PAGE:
Arcturus Therapeutics, located in San Diego, produced the vaccine. In April of this year, Meiji Seika Pharma granted CSL Seqirus, located in Melbourne, a license to sell the vaccine in Japan.
To create production capabilities in Japan, the company is working with Arcalis, a company that manufactures mRNA vaccines. The goal of Meiji Seika Pharma is to bring Kostaive to market by 2024.
Risks of sa-mRNA
Some researchers are concerned about the effects that sa-mRNA vaccinations may have on the human body and that injecting sa-mRNA injections may amplify any negative effects from mRNA vaccines since they increase the creation of proteins by producing copies of mRNA.
According to cardiologist Peter McCullough, “there is not a single study showing that the messenger RNA is broken down” in the human body after injection, during testimony before the European Parliament last month. The vaccinations “cannot be broken down because they are made synthetically.”
He noted that up to six months after immunization, the spike protein from the mRNA vaccines has been discovered to remain circulating in the body.
According to Dr. McCullough, 3,400 peer-reviewed publications have “proven” that the spike protein causes four main types of disease: blood clots, neurological disorders, cardiovascular disease, and immunological problems.
“A small amount of saRNA [sa-mRNA] results in an increased amount of produced antigen,” according to molecular researcher Klaus Steger.
“Due to increased antigen levels, one injection of saRNA—whether linear or circular—may cause adverse events comparable with repeated (booster) injections of modRNA.”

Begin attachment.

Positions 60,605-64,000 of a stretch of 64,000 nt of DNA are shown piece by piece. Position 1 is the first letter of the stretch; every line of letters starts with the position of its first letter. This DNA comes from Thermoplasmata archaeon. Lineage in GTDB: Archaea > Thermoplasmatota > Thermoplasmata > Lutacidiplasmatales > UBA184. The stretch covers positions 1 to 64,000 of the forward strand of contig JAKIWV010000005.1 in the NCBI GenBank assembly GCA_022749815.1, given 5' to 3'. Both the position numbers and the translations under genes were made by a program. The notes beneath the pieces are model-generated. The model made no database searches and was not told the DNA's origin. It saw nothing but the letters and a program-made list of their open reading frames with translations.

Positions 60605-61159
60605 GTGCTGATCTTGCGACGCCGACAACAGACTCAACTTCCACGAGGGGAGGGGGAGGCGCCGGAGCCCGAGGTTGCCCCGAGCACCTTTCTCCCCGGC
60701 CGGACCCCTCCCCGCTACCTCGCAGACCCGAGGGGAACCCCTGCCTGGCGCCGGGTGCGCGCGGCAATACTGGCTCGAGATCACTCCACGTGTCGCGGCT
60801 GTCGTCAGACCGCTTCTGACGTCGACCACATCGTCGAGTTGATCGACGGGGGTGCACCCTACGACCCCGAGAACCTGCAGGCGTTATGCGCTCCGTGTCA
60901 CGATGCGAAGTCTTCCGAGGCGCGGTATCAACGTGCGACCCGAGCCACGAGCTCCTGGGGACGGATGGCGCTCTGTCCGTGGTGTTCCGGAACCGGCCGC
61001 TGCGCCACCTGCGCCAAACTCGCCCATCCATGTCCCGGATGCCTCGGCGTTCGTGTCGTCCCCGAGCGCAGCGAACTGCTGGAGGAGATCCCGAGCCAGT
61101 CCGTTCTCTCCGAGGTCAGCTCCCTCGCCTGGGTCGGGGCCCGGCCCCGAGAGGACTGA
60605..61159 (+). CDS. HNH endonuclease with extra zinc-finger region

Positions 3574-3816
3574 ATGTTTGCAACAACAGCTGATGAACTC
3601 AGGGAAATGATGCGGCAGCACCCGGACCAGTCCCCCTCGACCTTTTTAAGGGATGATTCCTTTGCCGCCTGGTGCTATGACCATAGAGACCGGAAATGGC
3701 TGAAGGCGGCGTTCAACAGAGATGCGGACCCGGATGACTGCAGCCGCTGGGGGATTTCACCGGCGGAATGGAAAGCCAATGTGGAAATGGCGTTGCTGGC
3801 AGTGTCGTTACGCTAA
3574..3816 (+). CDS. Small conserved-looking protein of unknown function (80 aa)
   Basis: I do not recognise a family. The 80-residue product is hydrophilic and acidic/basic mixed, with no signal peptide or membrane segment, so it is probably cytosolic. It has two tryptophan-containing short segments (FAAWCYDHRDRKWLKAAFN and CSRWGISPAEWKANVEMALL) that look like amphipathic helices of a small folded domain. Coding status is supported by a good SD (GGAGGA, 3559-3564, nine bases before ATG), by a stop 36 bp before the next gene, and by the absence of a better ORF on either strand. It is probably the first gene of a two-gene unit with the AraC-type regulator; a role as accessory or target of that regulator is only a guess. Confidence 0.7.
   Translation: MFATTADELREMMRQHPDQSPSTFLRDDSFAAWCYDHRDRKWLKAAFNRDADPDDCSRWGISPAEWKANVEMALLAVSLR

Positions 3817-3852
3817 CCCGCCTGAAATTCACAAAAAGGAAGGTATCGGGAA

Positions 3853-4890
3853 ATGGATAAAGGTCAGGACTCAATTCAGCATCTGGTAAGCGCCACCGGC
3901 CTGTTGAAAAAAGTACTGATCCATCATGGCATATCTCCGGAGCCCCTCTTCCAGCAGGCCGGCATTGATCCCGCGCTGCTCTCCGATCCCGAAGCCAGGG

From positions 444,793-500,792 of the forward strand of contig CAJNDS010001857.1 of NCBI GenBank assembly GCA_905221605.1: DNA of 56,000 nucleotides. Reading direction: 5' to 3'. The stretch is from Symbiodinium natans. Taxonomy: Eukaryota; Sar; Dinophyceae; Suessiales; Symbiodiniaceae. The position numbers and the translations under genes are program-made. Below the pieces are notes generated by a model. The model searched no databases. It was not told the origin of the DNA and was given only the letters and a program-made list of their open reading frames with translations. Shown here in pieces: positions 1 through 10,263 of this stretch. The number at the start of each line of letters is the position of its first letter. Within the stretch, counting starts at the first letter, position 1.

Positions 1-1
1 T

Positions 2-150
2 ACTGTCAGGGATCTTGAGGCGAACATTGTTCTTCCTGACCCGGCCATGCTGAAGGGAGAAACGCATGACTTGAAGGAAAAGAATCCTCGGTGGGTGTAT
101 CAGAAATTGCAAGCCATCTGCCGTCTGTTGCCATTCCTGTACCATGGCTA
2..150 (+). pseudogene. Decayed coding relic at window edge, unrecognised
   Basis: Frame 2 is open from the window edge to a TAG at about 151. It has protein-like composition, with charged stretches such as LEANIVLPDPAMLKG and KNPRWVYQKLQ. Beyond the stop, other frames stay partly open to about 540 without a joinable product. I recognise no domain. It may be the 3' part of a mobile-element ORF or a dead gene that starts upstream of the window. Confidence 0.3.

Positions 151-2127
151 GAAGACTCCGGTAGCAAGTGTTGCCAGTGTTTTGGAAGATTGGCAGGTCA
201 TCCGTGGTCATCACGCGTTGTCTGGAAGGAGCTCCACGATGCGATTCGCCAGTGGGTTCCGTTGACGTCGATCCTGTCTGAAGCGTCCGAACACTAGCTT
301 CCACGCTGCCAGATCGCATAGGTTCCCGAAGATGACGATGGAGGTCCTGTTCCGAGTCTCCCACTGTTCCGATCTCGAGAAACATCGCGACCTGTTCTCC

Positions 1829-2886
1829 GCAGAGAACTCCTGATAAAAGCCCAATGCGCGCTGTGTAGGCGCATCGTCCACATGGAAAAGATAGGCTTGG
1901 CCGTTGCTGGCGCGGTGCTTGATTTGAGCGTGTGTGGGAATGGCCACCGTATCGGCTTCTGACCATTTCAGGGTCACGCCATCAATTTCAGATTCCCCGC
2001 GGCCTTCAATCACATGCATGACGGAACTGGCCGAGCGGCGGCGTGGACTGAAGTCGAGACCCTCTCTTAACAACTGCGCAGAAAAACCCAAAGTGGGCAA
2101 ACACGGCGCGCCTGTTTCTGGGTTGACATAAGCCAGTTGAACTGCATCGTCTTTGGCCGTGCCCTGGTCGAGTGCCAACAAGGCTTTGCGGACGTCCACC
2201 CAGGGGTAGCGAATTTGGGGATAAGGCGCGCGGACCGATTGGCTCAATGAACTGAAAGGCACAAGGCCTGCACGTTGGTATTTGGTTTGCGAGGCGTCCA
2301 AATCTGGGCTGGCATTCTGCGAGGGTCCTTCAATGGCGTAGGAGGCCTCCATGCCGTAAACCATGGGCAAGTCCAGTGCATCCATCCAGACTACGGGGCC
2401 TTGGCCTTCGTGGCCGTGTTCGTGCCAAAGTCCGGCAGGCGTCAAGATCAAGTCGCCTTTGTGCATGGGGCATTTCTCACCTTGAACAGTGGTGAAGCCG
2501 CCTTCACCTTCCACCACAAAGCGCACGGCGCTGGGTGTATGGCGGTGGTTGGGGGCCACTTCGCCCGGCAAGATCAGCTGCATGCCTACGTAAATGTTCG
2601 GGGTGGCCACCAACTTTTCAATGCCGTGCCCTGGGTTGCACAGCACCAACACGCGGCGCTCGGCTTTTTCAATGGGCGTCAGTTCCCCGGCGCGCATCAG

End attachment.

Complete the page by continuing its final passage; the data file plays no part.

As Mr. Steger has previously noted, modified RNA (modRNA) is used instead of messenger RNA in the production of BioNTech’s “mRNA” vaccines.
In June of this year, a study that was published in the journal Trends in Biotechnology acknowledged that the primary obstacles to the worldwide approval of sa-mRNA vaccines are possible safety issues related to the vaccinations’ replicative nature.
“As for all self-amplifying vaccines, concerns have been raised over adverse events in vulnerable individuals. For example, replicon [sa-mRNA] vaccines could persist in immunocompromised individuals as clearance may be less efficient,” it said.
According to the study, there are hazards associated with using sa-mRNA vaccinations in pregnant women, particularly if the vaccines’ vectors originate from viruses that cause congenital diseases like the Venezuelan Equine Encephalitis Virus.
“Additional preclinical and clinical studies are required to safeguard the implementation of replicon vaccines in vulnerable individuals,” it cautioned.
The creator of the science education website Science Defined, Mike Donio, commented on the Kostaive vaccine in a Nov. 30 X post, saying, “I’ve been saying for a while that the first generation Covid vaccines were only the start of a coming wave of mRNA therapies.”
“First, they told us that the mRNA wouldn’t persist in cells for a long time. Now they’ve unleashed self-amplifying mRNA, which means it replicates itself. Wonder how long that will last? Maybe forever? Now tell me how they don’t want to at least try to mess with our genetics.”